Rather than resort to the emotional arguments symptomatic of the lofty idealism they are accused of, the Melians remain focused throughout the dialogue on furthering their side with logical discourse. However, despite hints of Melian unease and discomfort at being “force[d] to leave justice out of account and to confine [them]selves to self-interest,” the Melians are relegated to an inferior position by the Athenians, who declare that “when these matters are discussed by practical people, the standard of justice depends on the equality of power to compel and that in fact the strong do what they have the power to do and the weak accept what they have to accept” (5.89). The upholding of this Athenian concept of justice is precisely why the dialogue never evolves into a full-fledged debate between two equal sides; as predicted by the Melians, the Athenians “have come prepared to judge the argument [them]selves,” declaring that “this is no fair fight, with honour on one side and shame on the other. It is rather a question of saving your lives and not resisting those who are far too strong for you” (5.101). Throughout the dialogue, the Athenians establish themselves as the ultimate judgers of human character, condemning hope as “by nature an expensive commodity” (103). They lecture and dispense advice, dismissing any questions or concerns posed by the Melians on the basis of their unequal status. The arguments purported by the Athenians to justify their imperialist agenda belie their hypocrisy and the point to which their ideologies have diverged and corrupted from the time of Pericles, when values like honor and courage were celebrated rather than mocked.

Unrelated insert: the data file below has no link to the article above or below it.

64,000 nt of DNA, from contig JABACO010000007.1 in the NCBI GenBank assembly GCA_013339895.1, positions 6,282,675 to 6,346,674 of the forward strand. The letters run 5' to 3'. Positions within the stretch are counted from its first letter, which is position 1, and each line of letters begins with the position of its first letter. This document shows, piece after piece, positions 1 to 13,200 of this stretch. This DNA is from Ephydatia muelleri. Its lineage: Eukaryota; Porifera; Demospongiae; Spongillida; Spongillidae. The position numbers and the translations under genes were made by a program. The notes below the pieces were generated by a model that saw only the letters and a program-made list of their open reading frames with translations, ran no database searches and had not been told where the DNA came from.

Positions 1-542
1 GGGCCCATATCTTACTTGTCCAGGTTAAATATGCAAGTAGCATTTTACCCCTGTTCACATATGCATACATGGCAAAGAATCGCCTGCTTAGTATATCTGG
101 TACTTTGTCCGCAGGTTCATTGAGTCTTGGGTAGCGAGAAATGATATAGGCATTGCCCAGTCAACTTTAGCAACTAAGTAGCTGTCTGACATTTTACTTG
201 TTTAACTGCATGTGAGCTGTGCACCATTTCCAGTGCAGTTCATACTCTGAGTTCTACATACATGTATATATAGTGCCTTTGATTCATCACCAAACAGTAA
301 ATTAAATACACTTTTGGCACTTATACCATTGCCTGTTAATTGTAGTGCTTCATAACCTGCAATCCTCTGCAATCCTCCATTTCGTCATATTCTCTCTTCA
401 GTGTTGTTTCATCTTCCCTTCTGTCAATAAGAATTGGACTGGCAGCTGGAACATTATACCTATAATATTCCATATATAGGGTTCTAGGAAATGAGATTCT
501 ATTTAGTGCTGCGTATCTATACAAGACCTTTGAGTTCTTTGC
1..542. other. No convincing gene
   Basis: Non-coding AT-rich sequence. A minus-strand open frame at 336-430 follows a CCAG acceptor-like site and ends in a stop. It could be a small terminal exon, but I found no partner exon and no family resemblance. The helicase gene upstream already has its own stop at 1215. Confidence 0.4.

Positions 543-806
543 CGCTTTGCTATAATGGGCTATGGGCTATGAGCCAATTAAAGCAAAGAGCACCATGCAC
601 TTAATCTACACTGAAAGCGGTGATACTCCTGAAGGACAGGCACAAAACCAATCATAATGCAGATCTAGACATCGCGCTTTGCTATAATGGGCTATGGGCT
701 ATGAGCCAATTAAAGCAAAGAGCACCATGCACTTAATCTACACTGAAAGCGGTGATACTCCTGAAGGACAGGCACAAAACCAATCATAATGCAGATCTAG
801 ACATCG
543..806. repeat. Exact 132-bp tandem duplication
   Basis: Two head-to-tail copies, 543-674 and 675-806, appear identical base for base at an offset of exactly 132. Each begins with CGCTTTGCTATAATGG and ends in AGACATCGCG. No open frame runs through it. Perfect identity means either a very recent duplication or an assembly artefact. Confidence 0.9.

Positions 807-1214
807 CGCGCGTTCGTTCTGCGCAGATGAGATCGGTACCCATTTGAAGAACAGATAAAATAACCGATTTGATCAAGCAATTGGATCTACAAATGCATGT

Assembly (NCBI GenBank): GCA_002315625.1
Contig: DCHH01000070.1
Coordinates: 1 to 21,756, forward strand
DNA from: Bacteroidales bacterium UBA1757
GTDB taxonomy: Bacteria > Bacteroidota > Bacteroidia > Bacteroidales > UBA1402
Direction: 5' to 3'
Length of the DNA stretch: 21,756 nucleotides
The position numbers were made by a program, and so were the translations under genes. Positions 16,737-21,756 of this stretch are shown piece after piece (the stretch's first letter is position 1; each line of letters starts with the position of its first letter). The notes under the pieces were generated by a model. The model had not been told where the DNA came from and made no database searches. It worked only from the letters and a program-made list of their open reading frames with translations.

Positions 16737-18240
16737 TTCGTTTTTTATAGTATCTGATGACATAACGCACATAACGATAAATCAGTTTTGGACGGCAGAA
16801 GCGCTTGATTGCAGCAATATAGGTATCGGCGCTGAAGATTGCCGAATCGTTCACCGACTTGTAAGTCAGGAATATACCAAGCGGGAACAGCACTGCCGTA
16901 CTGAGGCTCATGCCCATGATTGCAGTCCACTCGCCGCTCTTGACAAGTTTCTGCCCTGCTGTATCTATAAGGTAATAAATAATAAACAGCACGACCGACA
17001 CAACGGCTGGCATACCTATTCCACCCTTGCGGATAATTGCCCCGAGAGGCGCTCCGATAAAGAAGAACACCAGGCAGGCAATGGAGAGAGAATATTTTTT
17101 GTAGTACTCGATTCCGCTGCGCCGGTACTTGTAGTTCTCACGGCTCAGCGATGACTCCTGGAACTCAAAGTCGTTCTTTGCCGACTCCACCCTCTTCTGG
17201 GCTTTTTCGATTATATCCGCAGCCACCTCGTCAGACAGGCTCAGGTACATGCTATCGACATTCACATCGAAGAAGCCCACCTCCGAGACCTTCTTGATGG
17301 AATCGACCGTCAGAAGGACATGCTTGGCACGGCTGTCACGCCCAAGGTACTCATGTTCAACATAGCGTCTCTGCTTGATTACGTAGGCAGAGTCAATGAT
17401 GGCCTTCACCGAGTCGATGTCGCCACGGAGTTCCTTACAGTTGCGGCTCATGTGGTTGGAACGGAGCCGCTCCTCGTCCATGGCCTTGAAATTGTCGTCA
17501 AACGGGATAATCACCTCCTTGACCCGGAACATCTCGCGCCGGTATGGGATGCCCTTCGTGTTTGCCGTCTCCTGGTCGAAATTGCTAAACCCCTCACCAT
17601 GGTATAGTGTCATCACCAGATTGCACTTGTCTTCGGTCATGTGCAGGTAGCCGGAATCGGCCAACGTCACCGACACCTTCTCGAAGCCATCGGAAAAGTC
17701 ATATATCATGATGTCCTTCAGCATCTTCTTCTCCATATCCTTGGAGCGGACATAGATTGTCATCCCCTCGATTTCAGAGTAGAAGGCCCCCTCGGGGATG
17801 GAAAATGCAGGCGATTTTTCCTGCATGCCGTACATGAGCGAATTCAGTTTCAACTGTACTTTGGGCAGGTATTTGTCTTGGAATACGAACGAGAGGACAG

As a historic episode, the Melian Dialogue does not hold much significance in the wider context of the Peloponnesian war; instead, it can be interpreted and read as a treatise by Thucydides on the dynamics of power and conquest. Through the discourse of contrasting political philosophies as well as the subtext of the language and structure used to convey them, Thucydides shows how the Athenians combined both speech and war to establish hegemony in foreign nations like Melos in the building of their empire. The verbal sparring of the Melian Dialogue thus functions as both a prelude to the bloody military conflicts that follow in the course of the war and as a foreshadowing of the eventual downfall of Melos and the ultimate defeat of Athens – the final death throes of an empire at the end of its golden age.